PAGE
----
She’d started with a rickety lean-to while she gathered enough branches to make herself a serviceable shack. Then as the years went by, she expanded her shack into a hut, which she then eventually expanded into the current rendition of her cabin.
It wasn’t long before Sister had managed to konk Ash on the head hard enough to send her back to dreamland.
“Did you see that?! She ripped through wood like it was butter!” Janice exclaimed. “It was like.. Like an–”
“Like an ogre youngling ripping through a tree?” Sister interjected, her hands pressing down on Ash’s chest, just in case she woke up again.
“Yeah…” Janice mumbled, the image of Ash lying on an ice block bubbling up to the forefront of her memory.
“I’d count that as a success, wouldn’t you say Grego?” Sister commented.
“I’m not completely sure of that. It looks like there might have been some residual problems, otherwise I don’t think she would have woke up screaming bloody murder in a spasming heap of bones and meats,” Gregory replied.
“My bedframe…” Janice whispered, her voice falling onto the ground in place of tears she could not shed.
Gregory placed his hand on Janice’s head in an effort to comfort her. Janice did not feel comforted. She shook off his hand and let her medic training take over.
“Quick, sit her up! You can’t just hit someone in the head hard enough to knock them out, she could have a concussion!”
Janice dashed over to Ash and materialized a small block of ice in her hand. She placed the block over the area where Sister had smashed Ash on the head.
“Sit her up on the couch for now and keep that ice on her head,” she barked, to which Sister complied.
“I’ll be right back, I’m going to go grab a salve from my workshop.”
Janice made to rush out the backdoor, but was once again restrained by Gregory.
“No need, I have one right here,” Gregory explained, materializing a glass flask in his hand. The glass bulb housed a grey goo-like substance that seemed to emanate a sinister aura. Under normal circumstances, Janice would have declined Gregory’s offer, but she’d seen what the man’s concoctions could do. The last healing mixture had literally held Ash’s body together while it was deconstructing at a molecular level, and if that wasn’t enough, she knew that he wasn’t out to hurt anyone. Well, at least he wasn’t out to hurt Ash.
Janice nodded her head. Gregory walked over to Ash in one fluid motion, dipped her head back, opened her mouth, and fed her the brew. The scene was strangely nostalgic, reminiscent of Gregory’s first encounter with the human woman. It’d only been a few days, but the experience was novel for him. First brother was really the only human he maintained any sort of contact with, so being able to study not one but two humans was quite the experience.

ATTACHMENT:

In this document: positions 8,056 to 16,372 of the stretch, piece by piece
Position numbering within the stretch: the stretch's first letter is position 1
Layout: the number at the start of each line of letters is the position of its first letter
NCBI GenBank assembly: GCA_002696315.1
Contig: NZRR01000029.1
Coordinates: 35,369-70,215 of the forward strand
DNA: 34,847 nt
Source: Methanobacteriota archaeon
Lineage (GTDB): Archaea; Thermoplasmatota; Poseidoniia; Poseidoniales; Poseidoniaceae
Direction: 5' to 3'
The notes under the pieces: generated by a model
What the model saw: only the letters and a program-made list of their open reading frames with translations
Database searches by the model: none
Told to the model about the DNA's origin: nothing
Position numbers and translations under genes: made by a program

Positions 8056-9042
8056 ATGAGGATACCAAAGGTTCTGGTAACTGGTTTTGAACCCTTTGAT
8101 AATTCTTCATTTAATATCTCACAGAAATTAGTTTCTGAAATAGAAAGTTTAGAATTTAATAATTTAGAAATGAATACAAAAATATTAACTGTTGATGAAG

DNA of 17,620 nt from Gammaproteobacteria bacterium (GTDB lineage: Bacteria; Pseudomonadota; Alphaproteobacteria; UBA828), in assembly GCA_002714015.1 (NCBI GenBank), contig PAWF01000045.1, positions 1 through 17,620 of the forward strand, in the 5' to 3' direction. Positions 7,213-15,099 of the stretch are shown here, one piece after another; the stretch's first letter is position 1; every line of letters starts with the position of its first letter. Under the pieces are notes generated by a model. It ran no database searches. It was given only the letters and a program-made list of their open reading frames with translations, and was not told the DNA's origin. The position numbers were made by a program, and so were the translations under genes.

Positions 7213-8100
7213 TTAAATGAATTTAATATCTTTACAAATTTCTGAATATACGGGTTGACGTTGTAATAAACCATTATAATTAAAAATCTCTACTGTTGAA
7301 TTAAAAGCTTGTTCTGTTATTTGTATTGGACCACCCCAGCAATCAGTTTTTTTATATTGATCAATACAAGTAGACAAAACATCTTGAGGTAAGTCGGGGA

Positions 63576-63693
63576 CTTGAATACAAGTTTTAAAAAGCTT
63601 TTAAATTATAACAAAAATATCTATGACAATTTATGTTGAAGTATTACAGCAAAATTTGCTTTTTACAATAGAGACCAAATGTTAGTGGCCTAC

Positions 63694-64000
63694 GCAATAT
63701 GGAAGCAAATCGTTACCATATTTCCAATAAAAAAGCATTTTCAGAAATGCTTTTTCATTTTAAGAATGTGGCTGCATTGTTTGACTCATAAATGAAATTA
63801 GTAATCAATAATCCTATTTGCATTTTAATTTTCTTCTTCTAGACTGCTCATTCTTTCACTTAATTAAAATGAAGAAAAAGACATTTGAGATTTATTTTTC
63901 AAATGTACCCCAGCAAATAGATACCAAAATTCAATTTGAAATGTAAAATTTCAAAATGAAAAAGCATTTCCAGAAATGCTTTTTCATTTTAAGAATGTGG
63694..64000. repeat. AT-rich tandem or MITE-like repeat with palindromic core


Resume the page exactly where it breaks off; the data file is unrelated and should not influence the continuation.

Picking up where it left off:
“So what now?” Sister inquired.
“Well, just keep that ice block on her head and I think she’ll be fine,” Janice replied.
“Sorry about your bed frame,” Gregory added.
“It’s alright, I can always make a new one. I’m just glad Sister subdued her before she could do some real damage to the house.”
“Yeah, and imagine if Gregory hadn’t stopped you before you reached her. She would have ripped you apart!”
Janice shuddered at the thought of her insides splashed across the interior walls of her home.
“Thank you Gregory. I can’t believe it worked, the barbarians must use some sort of herbal poultice to help stabilize body temperature and slow down cellular degradation,” Janice mumbled.
“Cellular degradation?” Gregory asked, perking up at this strange new term he had not learned from his books.
“It’s a… well, the subject is quite complex and uh…” Janice trailed off, hesitant to speak any further.
“I assume the knowledge is passed down from the medics? Are you unwilling to part with their teachings, or are you unable?” Gregory asked in a flat tone.
Janice started to feel that nervousness she felt when she first encountered Gregory. That sort of creeping feeling that prompted a screaming response from her sixth sense. She felt her breath caught in her throat. Gregory wasn’t asking for the knowledge– he was demanding it.
“Stop scaring her Gregory. The medics don’t hoard their knowledge, their entire school of thought revolved around free education. Probably why they got offed in the first place– nobles and them bunch don’t want any educated peasants rising up in revolt and all that,” Sister admonished, coming to Janice’s rescue.
A dark feeling seemed to recede from Janice, the tension in her chest relaxing and allowing her to breathe again. Gregory simply stared at Janice, almost seeming to beckon her to continue.
“As Sister said, we don’t hide our knowledge. I paused because of the implications of sharing this knowledge. It’s– it’s been awhile since I’ve been able to freely teach,” Janice said with a sigh. “I don’t even know how much I remember. I can try and teach you, but I don’t think I can get past more than just the basics.”
“That is more than acceptable,” Gregory replied with a nod.
“Good, do you know how to read human script?”
“Not the modern version, no.”
“Then I’ll stick with drawings and diagrams, is that agreeable?”
“Yes,” Gregory replied, materializing a leatherbound journal, two pens, and some ink. He handed one of the pens to Janice, who declined in favor of a piece of charcoal she fished out of the fireplace.
“Okay, so let’s start with cells. Cells are tiny, microscopic units…”